I don’t think so. I think a man who was truly repentant would be doing other things.

    #841835 Reply
    Bon VivantBon Vivant

    And @Trinitee, your Pollyanna-like view of how he will be perceived and treated once out of prison isn’t helping you. Sure, privacy laws may vary, but I find it hard to believe that he will just sashay out of prison and carry on as if he had been on an extended vacation.

    #841838 Reply

    Love clearly makes most people fucking delusional.

    #841846 Reply

    I think it more a matter of prolonged absence of love makes many people desperately clutch at the dregs that come along. Clearly, she feels an attraction/chemistry for this guy, which she didn’t feel for the prior guys she dated. Perhaps the whiff of danger is an aphrodisiac.

    #841848 Reply

    Far too many people view relationships as the ultimate fixer-upper projects.

    #841857 Reply

    I think many people want to be that Jesus-like hate the sin, love the sinner ideal that is so easy to say and so stupid in my opinion. Love the sinner does not mean tie yourself to someone who is a criminal.

    For me the nature of the crime is key. Did he steal money from the mob? Run. Did he protect money for the mob and didn’t squeal? Probably run? Did he hack into the Pentagon servers using an old cell phone and a paper clip? Don’t bother running because you were probably chipped while you were sedated at the dentist or something.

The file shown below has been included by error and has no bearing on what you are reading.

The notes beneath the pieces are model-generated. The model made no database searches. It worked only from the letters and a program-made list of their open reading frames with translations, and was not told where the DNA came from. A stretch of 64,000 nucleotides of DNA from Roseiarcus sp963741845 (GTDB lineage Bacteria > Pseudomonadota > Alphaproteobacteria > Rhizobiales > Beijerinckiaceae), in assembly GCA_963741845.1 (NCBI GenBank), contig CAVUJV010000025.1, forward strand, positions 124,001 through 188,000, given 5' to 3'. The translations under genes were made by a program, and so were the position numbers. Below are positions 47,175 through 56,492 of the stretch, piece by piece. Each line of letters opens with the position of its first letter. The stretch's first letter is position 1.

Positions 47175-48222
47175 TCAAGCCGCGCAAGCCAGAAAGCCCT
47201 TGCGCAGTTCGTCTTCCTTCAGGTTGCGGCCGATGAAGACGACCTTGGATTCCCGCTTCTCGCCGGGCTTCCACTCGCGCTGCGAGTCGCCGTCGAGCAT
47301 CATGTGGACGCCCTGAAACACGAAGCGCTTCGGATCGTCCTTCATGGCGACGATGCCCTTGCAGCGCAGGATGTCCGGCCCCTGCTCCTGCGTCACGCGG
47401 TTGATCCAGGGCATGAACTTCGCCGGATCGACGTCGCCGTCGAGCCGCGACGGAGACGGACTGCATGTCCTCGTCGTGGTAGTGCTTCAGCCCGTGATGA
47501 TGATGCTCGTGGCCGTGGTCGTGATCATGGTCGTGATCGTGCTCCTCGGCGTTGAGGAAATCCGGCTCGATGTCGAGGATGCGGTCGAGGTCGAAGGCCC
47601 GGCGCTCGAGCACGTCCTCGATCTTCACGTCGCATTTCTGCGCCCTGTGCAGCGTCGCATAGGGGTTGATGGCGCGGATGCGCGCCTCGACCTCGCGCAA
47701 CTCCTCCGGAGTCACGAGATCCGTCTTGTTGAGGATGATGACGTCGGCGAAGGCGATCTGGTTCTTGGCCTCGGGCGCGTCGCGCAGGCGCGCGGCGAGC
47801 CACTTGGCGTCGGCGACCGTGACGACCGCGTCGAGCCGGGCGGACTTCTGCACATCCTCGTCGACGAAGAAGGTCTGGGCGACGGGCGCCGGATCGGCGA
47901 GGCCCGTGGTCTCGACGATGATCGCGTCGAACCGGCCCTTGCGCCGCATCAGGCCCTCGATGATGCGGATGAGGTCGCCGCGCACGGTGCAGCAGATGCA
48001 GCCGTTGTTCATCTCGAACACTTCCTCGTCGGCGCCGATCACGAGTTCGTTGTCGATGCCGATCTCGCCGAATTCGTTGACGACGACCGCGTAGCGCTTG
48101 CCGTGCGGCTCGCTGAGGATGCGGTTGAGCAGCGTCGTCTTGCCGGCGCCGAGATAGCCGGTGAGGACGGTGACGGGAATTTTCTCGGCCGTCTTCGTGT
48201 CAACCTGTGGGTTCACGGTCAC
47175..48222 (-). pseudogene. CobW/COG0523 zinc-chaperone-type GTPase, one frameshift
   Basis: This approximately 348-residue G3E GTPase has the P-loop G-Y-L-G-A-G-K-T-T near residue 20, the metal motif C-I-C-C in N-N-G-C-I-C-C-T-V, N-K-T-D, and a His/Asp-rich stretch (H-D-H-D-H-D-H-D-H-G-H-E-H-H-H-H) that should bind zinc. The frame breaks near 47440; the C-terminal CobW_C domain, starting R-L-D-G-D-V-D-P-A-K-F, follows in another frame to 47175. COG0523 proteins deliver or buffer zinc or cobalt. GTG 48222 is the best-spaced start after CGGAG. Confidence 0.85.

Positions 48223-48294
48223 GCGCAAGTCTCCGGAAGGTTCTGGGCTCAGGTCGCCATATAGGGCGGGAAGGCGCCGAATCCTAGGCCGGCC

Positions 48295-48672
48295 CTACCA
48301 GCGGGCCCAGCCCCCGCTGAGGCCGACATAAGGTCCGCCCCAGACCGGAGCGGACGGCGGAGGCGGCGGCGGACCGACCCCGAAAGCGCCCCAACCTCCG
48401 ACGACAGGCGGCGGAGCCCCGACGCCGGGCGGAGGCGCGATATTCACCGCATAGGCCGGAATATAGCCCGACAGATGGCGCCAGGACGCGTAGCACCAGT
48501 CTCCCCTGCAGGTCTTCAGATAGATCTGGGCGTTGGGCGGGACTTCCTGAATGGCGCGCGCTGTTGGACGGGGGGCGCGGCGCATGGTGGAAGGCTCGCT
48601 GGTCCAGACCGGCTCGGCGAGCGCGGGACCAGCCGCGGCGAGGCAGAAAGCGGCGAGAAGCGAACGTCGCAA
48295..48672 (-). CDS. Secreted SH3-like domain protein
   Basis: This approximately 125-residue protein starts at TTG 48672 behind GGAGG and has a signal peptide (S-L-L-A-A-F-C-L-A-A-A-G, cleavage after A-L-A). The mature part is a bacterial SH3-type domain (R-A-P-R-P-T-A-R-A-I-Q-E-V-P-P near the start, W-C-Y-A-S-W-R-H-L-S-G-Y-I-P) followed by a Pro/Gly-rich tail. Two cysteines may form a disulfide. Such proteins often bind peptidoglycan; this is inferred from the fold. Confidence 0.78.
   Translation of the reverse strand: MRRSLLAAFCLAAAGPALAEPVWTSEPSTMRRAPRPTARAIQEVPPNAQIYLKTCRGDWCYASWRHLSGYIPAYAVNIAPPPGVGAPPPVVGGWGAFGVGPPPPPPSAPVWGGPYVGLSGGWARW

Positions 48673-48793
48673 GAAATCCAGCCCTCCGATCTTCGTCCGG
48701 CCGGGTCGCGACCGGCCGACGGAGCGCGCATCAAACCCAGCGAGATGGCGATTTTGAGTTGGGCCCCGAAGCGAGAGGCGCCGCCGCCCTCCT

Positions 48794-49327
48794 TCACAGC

#841860 Reply

    What to watch for. You really see the core person when you see how they handle stress. If you continue to be in contact with him wait and see how he handles stressful situations. Watch to see if he can get a job and if he can support himself. If he can’t get a job does he turn to the old gang? Can he hold a job? That will show if he is dependable and reliable. If you were to get in a long term relationship with him would you be able to count on him being there when needed. Would he provide income or would you need to support him. Would he keep calm when things were going wild or stressful? If he was around kids would he be gentle and kind and thoughtful or would he shout and/or hit or belittle or in some other way be abusive?

    The only way to see his real character is to stand back and watch for years.

    #841862 Reply

    “But now, I’m not sure I want to. The last few people I dated seriously all ended because I couldn’t figure out how I was feeling or too scared to act on how I was feeling. This time that isn’t an issue. I feel like I owe it to myself to let my heart lead instead of my head for once. But at the same time these circumstances are completely different.”

    I think on an intellectual level you know this is not an objectively wise idea but you are drawn to it. You’ve made it clear this man is currently filling an emotional support need you have at this time (and being unemployed and not knowing what is coming next must have been stressful, what a nice break it must have felt like to have someone to spend time with during that stress!). At the same time it seems clear you don’t trust yourself or feel very confident outside of a “bubble”. Dating someone in prison offers a kind of safety in that he has limited options and agency, and perhaps nowhere to go but up. In some ways maybe that feels safe because it’s more manageable than how you handle stress and lack of decisiveness in close, intimate relationships with people who have less constraints?

    You know that having the attention of someone who has nothing positive and no one else competing for it gives you some power and maybe makes you feel safe continuing to have someone rather than no one to write? I’d figure out some coping mechanisms for whatever is making you think you can’t handle having a relationship with someone who has their shit together.

Viewing 12 posts - 25 through 36 (of 57 total)